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Fare enforcement is an important and highly visible part of Transit’s RapidRide system, but Transit is not able to determine if it is effective. Transit uses fare enforcement to reduce the likelihood that riders will not pay their fare, and evasion appears low compared to other jurisdictions. However, Transit is not using the most accurate method to estimate fare evasion, has not set targets for what it is trying to achieve, and is missing key performance information such as benchmarks and output measures. As a result, Transit cannot understand if its efforts are working and if enforcement resources are above or below what is actually needed. The direct costs of the current fare enforcement model are about $1.7 million per year. This includes over $300,000 in court costs to process evasion fines, the vast majority of which go unpaid.


Of the 5 recommendations:

DONE 3 Recommendations have been fully implemented. Auditor will no longer monitor.
PROGRESS 2 Recommendations are in progress or partially implemented. Auditor will continue to monitor.
OPEN 0 Recommendations remain unresolved. Auditor will continue to monitor.
CLOSED 0 Recommendation is no longer applicable. Auditor will no longer monitor.
PENDING 0 Not yet resolved. Auditor will follow up at future date.


RapidRide is a significant and expanding part of the local transit system. In 2016, RapidRide accounted for about one in six weekday boardings on Transit. Fare enforcement costs roughly $1.7 million a year. Fare enforcement officers are visible to hundreds of thousands of Transit passengers every year and have the ability to enforce infractions that carry monetary and criminal consequences. These officers also perform duties beyond enforcement like reporting damage to Transit facilities and responding to emergencies. This report comes right before Transit is set to expand fare enforcement activities with more RapidRide lines and off-board payment on Third Avenue in downtown Seattle.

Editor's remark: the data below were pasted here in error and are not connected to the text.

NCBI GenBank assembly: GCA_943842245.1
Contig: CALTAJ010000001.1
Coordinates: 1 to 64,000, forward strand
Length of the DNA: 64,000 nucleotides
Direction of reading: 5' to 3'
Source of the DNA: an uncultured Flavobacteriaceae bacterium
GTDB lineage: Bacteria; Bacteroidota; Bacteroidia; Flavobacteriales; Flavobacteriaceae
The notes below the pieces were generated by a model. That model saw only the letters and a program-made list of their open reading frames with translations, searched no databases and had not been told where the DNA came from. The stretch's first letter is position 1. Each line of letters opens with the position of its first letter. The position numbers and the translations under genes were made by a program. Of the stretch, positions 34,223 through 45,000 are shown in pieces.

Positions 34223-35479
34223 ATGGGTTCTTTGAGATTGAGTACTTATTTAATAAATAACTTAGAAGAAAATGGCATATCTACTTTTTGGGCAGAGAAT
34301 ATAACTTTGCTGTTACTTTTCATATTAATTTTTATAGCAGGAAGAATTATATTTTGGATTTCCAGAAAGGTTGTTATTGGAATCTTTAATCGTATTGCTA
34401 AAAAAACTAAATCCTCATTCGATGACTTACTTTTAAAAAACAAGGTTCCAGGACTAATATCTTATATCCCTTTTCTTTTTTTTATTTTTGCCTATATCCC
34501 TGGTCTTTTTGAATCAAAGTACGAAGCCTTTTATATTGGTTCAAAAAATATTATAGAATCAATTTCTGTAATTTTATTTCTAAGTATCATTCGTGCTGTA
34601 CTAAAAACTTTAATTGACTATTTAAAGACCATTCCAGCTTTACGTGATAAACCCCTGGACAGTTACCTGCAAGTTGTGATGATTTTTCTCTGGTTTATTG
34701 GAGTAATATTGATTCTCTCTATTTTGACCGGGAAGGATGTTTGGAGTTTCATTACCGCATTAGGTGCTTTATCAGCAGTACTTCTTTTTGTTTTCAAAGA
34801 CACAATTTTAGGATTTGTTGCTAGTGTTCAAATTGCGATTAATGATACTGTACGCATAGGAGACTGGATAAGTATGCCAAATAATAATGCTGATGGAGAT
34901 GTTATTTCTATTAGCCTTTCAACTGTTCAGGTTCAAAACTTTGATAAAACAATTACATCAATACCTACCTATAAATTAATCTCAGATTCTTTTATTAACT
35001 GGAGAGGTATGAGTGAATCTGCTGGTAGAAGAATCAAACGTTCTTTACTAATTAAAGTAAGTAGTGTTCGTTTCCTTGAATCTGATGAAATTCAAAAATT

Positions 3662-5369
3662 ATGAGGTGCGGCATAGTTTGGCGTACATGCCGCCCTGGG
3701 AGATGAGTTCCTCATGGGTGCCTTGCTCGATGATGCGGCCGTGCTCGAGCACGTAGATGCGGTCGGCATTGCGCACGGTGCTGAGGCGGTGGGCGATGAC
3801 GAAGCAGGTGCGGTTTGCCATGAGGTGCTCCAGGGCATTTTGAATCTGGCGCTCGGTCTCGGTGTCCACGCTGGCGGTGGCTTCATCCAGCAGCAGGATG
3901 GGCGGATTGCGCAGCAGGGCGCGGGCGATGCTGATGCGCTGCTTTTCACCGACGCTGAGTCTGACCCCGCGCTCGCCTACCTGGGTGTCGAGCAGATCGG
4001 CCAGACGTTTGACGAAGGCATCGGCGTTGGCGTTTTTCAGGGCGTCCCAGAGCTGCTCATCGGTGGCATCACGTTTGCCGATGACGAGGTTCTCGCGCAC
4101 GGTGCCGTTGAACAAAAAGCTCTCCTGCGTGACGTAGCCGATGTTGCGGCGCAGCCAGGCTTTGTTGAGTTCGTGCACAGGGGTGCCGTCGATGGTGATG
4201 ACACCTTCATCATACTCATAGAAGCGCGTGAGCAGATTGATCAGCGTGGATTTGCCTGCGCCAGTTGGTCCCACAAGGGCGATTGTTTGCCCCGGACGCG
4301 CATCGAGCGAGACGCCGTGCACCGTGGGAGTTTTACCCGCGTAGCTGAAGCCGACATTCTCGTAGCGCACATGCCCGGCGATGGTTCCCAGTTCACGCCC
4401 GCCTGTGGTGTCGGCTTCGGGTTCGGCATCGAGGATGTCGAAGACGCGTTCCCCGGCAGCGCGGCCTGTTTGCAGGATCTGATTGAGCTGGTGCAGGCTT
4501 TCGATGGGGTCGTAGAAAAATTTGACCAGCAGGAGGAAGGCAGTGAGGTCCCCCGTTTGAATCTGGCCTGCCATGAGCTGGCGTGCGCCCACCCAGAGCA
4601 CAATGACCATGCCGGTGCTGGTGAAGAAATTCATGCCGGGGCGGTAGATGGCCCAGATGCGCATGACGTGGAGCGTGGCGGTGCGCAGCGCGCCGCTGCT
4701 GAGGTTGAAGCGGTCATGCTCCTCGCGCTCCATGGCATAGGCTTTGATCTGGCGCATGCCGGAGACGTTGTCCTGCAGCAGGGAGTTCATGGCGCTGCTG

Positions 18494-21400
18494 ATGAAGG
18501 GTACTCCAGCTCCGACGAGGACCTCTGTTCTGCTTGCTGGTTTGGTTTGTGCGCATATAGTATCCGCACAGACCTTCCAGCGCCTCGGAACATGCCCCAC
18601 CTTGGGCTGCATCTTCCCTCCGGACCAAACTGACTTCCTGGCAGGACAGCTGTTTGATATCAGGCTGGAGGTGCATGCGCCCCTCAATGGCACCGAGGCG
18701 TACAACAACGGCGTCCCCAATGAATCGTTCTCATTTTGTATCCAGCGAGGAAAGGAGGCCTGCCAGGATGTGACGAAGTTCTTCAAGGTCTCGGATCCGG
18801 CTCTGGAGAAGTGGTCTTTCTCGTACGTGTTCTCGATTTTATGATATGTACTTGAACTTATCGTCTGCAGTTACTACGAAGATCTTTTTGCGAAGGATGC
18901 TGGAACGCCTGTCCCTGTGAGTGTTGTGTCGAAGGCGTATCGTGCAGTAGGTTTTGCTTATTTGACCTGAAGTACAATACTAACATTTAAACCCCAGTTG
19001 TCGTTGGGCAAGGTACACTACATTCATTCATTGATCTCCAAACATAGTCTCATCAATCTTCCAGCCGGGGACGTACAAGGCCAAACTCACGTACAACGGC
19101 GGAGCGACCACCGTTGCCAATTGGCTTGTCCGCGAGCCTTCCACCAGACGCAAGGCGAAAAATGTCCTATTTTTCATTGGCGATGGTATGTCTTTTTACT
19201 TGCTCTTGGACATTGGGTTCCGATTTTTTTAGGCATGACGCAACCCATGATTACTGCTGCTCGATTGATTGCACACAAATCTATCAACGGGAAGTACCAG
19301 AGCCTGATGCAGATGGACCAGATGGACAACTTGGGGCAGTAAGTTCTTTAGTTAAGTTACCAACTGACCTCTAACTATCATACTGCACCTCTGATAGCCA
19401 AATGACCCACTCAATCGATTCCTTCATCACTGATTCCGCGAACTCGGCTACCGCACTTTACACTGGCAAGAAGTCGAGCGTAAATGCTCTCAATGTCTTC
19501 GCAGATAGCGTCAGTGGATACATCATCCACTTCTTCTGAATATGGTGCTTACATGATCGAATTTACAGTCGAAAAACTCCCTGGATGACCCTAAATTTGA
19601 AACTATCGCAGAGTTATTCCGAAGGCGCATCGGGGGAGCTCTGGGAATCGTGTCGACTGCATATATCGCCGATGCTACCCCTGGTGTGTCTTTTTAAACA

Transit cannot determine whether its model of fare enforcement makes sense, in terms of costs and outcomes, or identify ways to improve it. Since fare enforcement started in 2010, Transit reviewed some performance information as new lines were added, but has not developed a more robust performance management framework or reviewed the enforcement model for equity impacts.

We looked specifically at equity outcomes for riders and found that people experiencing homelessness or housing instability received nearly 25 percent of citations between 2015 and 2017. As fare enforcement expands with the expansion of RapidRide and off-board payment, these impacts will likely continue and affect more people.

We also found that the technology used by fare enforcement officers is dated and leads to time-consuming data entry, making it more difficult for fare enforcement officers to check fares.

We make a series of recommendations for Transit to align its fare enforcement model and activities with agency and county goals and monitor progress toward those goals. We also recommend that Transit prioritize the implementation of technology projects to improve the ability of officers to do their work and collect useful data. Taking these steps will help Transit improve the efficiency and effectiveness of fare enforcement and reduce negative impacts prior to expanding the service.

Reports related to this audit

Currently, there are no related reports to this project.

Audit team

Sean DeBlieck, Elise Garvey, and Ben Thompson conducted this audit. If you have any questions or would like more information, please call the King County Auditor's Office at 206-477-1033 or contact us by email